Another cool set of items that Arrie acquires are the ‘Roamer Cores.’ The evil spirits that Arrie must fight are called Roamers, and when players have a Roamer Core, every kill earns them points that go towards filling up the Core. When the prerequisite threshold is reached, Arrie is rewarded with an additional heart container on her health bar (perhaps where Arietta’s similarity to a franchise like Zelda or a game like Blossom Tales is most apparent). I found it to be a neat concept in that it makes enemy encounters, at least against Roamers, seem more meaningful, and also creates a sense of grinding for EXP and enhanced character stats without using the language or technique of your typical RPG.
Optional tasks include helping an NPC recover some missing valuables scattered about the islet, while another has Arrie searching for twenty hidden ‘Spirit Cubs’ that have been separated from their parents. Although Arietta of Spirits’ world is neither too large nor open-ended so as to cause you to lose track of your whereabouts, having to backpedal across different areas without the aid of a map can be somewhat of a nuisance. There aren’t any puzzles or dungeons in Arietta to speak of, hence, outside of monster slaying you’ll pretty much be doing fetch quests to progress the narrative, power up Arrie’s Spirit Shield, or unlock all twenty-nine of Arietta’s ‘Awards,’ i.e. the game’s achievement tracker.
Finally, Arietta of Spirits offers three difficulty settings out of the gate—Easy, Normal, and Hard—and a fourth ‘Extreme’ mode (one-hit-deaths) that becomes available once you’ve made it past the final credits. I opted to run through the game on ‘Hard,’ priding myself as a decently experienced adventurer. I died often but no confrontation was so brutal that it couldn’t be overcome after a few attempts, and fortunately, defeat only sends Arrie back to the last auto-save/checkpoint, which occurs every time she enters onto a new screen. Thus, should you fail to vanquish an adversary, it never takes more than a minute or so to get back to the previous point at which you fell. I can at least respect a developer that respects my time, and Arietta certainly does that. Regrettably, this also means that the journey concludes far too soon. Just as I was really beginning to connect with the characters and their roles in the grander scheme of things, it was all over.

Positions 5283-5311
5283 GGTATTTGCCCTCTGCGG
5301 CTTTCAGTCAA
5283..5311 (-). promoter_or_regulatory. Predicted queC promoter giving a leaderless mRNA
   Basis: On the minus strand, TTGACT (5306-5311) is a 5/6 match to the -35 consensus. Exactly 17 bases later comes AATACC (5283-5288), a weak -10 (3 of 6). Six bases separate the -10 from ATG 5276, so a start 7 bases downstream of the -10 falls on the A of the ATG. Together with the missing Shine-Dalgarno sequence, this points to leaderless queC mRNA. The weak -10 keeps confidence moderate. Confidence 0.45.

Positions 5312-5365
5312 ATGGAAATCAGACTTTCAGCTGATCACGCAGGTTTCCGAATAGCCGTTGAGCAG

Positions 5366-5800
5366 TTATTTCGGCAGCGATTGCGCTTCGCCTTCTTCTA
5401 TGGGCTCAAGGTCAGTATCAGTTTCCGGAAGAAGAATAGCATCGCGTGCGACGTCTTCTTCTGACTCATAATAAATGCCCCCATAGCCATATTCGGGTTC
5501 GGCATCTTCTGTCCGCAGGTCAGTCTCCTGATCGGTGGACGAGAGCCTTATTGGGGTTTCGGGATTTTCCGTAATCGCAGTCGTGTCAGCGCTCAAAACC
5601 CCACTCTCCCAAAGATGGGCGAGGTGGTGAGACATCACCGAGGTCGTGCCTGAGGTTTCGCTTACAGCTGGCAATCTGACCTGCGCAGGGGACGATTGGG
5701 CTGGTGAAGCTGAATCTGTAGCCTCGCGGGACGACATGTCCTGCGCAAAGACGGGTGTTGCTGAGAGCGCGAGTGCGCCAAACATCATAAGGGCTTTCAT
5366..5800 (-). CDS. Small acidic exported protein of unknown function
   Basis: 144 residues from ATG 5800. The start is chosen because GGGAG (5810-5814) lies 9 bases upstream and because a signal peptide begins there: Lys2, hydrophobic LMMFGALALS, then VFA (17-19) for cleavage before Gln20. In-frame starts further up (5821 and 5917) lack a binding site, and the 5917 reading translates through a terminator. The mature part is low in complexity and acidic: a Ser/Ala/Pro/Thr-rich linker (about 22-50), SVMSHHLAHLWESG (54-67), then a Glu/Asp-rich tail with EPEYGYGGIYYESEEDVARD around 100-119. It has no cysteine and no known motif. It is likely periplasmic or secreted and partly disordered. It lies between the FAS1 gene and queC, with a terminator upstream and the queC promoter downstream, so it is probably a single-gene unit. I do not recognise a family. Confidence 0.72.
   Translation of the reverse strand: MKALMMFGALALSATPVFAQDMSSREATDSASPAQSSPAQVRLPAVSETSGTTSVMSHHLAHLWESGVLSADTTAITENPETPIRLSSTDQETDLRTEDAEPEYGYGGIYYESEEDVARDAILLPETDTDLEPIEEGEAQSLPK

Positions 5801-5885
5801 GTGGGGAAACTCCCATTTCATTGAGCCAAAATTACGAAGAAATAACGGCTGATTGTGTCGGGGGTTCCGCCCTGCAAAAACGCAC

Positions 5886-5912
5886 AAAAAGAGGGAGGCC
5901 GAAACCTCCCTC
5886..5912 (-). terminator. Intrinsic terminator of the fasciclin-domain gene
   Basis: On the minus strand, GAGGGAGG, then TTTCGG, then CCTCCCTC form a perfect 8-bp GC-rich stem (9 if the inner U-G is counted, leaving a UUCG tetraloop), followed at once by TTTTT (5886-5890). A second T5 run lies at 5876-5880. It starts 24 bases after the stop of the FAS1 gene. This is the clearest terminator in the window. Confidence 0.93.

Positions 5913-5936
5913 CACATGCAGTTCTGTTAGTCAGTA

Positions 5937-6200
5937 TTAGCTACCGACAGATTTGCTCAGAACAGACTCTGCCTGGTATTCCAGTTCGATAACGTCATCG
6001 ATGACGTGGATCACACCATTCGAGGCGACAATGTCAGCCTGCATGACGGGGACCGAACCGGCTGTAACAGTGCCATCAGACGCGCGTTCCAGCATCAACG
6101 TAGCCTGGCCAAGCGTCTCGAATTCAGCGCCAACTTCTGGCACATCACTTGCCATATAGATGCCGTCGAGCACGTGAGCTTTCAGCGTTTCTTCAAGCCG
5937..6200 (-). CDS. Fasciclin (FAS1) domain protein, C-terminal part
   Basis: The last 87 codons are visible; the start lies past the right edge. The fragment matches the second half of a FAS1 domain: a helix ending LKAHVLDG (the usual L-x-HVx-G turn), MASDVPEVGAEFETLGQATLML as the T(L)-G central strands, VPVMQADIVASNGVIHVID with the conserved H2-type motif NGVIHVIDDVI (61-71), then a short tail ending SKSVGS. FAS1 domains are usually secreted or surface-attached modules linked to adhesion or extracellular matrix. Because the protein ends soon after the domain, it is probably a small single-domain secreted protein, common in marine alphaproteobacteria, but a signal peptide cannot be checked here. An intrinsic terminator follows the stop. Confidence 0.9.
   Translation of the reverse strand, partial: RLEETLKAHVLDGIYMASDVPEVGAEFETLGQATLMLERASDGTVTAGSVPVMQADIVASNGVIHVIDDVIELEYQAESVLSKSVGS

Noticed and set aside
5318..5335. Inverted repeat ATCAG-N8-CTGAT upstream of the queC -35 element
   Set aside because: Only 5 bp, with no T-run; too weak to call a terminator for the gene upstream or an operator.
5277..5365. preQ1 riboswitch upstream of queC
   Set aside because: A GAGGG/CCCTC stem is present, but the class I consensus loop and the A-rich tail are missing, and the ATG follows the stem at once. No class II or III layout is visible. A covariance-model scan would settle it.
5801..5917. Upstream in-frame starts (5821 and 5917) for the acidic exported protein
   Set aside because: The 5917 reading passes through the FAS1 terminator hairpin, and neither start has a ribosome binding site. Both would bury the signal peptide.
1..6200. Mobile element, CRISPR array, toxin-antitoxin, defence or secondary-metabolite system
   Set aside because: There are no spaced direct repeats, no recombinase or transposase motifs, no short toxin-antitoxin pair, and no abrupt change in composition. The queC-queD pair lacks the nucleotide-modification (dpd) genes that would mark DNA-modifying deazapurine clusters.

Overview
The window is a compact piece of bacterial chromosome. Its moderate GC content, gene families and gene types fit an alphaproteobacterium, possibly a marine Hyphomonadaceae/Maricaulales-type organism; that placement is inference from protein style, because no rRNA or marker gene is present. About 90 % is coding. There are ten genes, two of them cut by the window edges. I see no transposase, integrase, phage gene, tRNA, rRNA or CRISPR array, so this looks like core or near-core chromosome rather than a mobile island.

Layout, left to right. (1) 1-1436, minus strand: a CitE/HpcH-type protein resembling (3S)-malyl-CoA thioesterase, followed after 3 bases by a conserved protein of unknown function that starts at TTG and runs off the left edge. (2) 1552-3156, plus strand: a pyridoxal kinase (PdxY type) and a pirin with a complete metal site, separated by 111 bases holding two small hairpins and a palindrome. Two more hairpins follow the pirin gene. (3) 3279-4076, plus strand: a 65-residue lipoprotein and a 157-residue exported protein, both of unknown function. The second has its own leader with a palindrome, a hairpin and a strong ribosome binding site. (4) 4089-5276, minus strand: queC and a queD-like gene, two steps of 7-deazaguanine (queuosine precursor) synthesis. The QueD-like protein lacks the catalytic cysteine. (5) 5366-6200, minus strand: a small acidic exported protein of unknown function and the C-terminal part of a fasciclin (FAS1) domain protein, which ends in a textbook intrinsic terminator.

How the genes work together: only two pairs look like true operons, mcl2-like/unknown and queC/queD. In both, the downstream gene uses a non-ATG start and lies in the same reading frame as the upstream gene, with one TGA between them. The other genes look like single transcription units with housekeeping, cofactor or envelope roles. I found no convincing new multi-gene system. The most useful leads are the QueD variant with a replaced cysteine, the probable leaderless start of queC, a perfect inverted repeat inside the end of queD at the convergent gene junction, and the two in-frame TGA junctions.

For me, the best aspects in the time that I spent with Arietta were its visuals and accompanying soundtrack. I’m a sucker for scrumptious 16-bit pixel art and Arietta of Spirits roundly delivers. From the turning hands on a mounted wall clock to a rowboat gently swaying in the sea, the minute details that Third Spirit Games put into creating this vibrant little world shouldn’t be underappreciated. To be sure, the scenery is limited to forests and caves, most of which begin to feel a bit overused, but it’s tolerable because every sprite design looks so colorful and rich and moves with finesse in equal measure.
I also found myself stanning the music. Each track is simple yet refined. The piano takes front and center in many of the songs you hear throughout Arrie’s escapades and, coupled with some wonderful melodies, produces an air of coziness that perfectly matches the tenor of the game’s beautiful settings. Arietta of Spirits’ soundtrack is one that I fully intend to revisit every once and awhile, even if the game is not.
Arietta of Spirits has its moments. Its narrative is sweet, at times provocative and humorous, and its presentation is everything I could hope for from an action-adventure game modelled after the golden years of the Super Nintendo. Still, I’d be lying if I didn’t acknowledge that its combat and overall duration left me largely unsatisfied. With this in mind, and given its $20 price tag, it’s hard for me to recommend with so many more substantial offerings currently available on the Switch of equal or lesser value. Unless you’re absolutely desperate for an old-school adventure title featuring real-time combat and don’t mind the fact that Arietta can be beaten in a single sitting—in which case, I think you’ll be pleased enough to feel as though your purchase was justified—you’re better off waiting for a significant discount. Or, for those reading this within the first two or three weeks of its release, you might just want to hold out for Eastward.